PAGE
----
Sunday sees the start of World Water Week and today’s post comes to us from Professor Andrew K. Dragun, an Economist with the Australian Rivers Institute at Griffith University in Brisbane Australia. He is currently editor of the International Journal of Water and the International Journal of Agricultural Resources Governance and Ecology.
Water is emerging as one of the most serious and controversial resource and environmental issues of the twenty first century. Fundamental water shortage, chronic environmental despoliation of water systems and irreversible debilitation of associated land and marine systems looms, while public expenditures on increasing and improving the water supply are increasingly unaffordable.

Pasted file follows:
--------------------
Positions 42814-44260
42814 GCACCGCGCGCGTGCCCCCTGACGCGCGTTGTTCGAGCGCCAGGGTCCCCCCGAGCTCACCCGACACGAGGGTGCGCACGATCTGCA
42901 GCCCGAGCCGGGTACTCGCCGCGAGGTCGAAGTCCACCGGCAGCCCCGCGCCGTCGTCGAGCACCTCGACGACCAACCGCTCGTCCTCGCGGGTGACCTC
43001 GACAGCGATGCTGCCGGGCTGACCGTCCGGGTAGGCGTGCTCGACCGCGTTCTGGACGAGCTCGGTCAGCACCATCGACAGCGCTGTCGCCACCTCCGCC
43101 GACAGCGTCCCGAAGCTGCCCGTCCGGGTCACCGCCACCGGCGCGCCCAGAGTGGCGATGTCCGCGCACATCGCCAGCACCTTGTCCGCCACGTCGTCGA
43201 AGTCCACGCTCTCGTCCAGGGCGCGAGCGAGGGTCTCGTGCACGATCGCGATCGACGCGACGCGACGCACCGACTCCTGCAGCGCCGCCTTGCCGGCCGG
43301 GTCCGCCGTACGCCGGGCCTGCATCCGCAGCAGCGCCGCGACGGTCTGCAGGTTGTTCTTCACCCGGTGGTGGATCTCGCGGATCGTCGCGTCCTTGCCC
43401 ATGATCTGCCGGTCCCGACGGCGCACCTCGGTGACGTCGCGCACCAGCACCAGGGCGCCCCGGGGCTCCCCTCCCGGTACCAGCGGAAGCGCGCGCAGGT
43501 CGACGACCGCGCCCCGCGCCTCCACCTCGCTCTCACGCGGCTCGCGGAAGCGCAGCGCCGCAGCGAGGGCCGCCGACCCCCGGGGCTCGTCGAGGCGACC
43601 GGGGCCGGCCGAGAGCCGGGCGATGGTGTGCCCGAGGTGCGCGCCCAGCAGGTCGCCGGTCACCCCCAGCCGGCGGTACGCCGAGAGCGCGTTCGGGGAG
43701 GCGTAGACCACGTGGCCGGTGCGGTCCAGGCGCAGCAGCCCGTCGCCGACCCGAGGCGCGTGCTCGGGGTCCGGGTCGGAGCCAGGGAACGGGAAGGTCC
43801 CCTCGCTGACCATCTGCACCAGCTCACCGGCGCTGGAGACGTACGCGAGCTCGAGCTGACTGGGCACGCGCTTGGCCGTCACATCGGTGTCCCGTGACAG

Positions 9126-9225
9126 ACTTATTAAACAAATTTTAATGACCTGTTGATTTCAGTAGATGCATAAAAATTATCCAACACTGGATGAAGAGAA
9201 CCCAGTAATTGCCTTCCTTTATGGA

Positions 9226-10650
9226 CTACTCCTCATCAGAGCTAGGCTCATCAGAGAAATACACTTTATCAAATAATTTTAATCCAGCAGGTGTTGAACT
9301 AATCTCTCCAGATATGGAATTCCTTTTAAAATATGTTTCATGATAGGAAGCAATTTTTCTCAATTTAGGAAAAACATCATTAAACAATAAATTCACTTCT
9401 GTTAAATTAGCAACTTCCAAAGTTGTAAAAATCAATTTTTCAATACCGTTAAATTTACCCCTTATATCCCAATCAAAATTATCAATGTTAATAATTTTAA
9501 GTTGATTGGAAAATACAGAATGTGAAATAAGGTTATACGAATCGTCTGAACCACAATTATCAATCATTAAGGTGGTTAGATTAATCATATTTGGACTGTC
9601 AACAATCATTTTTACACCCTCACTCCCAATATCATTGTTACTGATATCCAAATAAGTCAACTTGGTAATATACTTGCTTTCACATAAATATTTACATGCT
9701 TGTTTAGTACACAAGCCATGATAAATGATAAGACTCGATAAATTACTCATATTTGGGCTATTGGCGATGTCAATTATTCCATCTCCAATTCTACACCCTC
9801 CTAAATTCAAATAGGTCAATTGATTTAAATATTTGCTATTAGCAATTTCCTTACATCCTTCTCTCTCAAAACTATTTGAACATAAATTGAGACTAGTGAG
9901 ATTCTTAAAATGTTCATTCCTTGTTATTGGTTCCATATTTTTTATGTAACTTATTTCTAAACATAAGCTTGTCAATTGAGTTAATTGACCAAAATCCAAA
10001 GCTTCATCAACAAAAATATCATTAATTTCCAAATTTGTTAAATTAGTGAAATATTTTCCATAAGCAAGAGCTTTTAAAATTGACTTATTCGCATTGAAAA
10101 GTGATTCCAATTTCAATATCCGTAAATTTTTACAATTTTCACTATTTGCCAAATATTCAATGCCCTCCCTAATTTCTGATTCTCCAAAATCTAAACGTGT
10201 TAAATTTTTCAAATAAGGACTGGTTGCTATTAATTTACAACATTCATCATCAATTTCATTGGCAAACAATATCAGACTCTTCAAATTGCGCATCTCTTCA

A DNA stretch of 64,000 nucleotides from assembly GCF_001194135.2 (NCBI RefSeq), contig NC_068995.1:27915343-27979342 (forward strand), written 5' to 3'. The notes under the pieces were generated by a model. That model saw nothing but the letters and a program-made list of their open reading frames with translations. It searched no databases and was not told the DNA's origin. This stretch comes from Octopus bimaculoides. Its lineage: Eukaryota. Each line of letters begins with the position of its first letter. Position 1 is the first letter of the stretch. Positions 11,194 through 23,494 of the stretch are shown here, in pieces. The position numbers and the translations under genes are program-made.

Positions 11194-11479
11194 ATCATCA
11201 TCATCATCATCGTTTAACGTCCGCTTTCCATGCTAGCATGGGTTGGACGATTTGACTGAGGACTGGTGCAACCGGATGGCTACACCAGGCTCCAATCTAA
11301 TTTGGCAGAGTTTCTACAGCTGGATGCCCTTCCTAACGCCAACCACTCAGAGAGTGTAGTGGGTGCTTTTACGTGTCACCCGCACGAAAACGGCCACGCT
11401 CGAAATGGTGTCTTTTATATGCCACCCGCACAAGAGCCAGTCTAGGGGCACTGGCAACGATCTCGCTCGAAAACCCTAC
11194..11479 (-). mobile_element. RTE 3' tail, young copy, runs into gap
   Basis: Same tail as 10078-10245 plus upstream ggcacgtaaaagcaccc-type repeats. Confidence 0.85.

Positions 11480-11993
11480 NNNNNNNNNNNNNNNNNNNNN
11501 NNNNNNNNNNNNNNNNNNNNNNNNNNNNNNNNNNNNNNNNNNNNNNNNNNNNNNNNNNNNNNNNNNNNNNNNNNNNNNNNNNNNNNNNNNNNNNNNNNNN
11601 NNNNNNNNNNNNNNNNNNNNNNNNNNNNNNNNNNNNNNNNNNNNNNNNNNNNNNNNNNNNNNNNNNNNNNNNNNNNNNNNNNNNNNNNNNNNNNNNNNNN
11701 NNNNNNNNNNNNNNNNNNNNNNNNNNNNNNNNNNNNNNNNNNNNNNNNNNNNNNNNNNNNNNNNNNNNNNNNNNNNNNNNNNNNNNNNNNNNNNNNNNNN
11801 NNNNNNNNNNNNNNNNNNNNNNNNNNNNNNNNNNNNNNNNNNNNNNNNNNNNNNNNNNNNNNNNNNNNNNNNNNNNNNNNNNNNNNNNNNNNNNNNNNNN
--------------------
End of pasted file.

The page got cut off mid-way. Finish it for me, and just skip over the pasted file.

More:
A great many of the world’s water “markets” are distorted as a consequence of inappropriate incentive–disincentive systems. The observations of Professor R.H Whitebeck, commenting in the Geographical Journal on early irrigation development in California in 1919, that irrigation development “… was occurring at too rapid a rate and at too high a price”, remain as poignant now as they were insightful nearly a hundred years ago. From the experience of the irrigation colonies of the Chaffey Brothers in Northern Victoria to the Central Arizona Project and, the failures of irrigation in the Central Asian republics, the lack of financial viability of irrigation in the absence of substantial public subsidy is a general rule – even in the paragon of efficient trickle irrigation and high cost irrigation water, Israel.
In many cases the drivers of water development have been political expediency and a desire to end food shortages in many poor countries, with little attention to the costs, the benefits and the prices of water. The inevitable result of the irrigation-led revolution in water development and regulation, seen throughout much of the twentieth century, is that a huge amount of water is being wasted… (more…)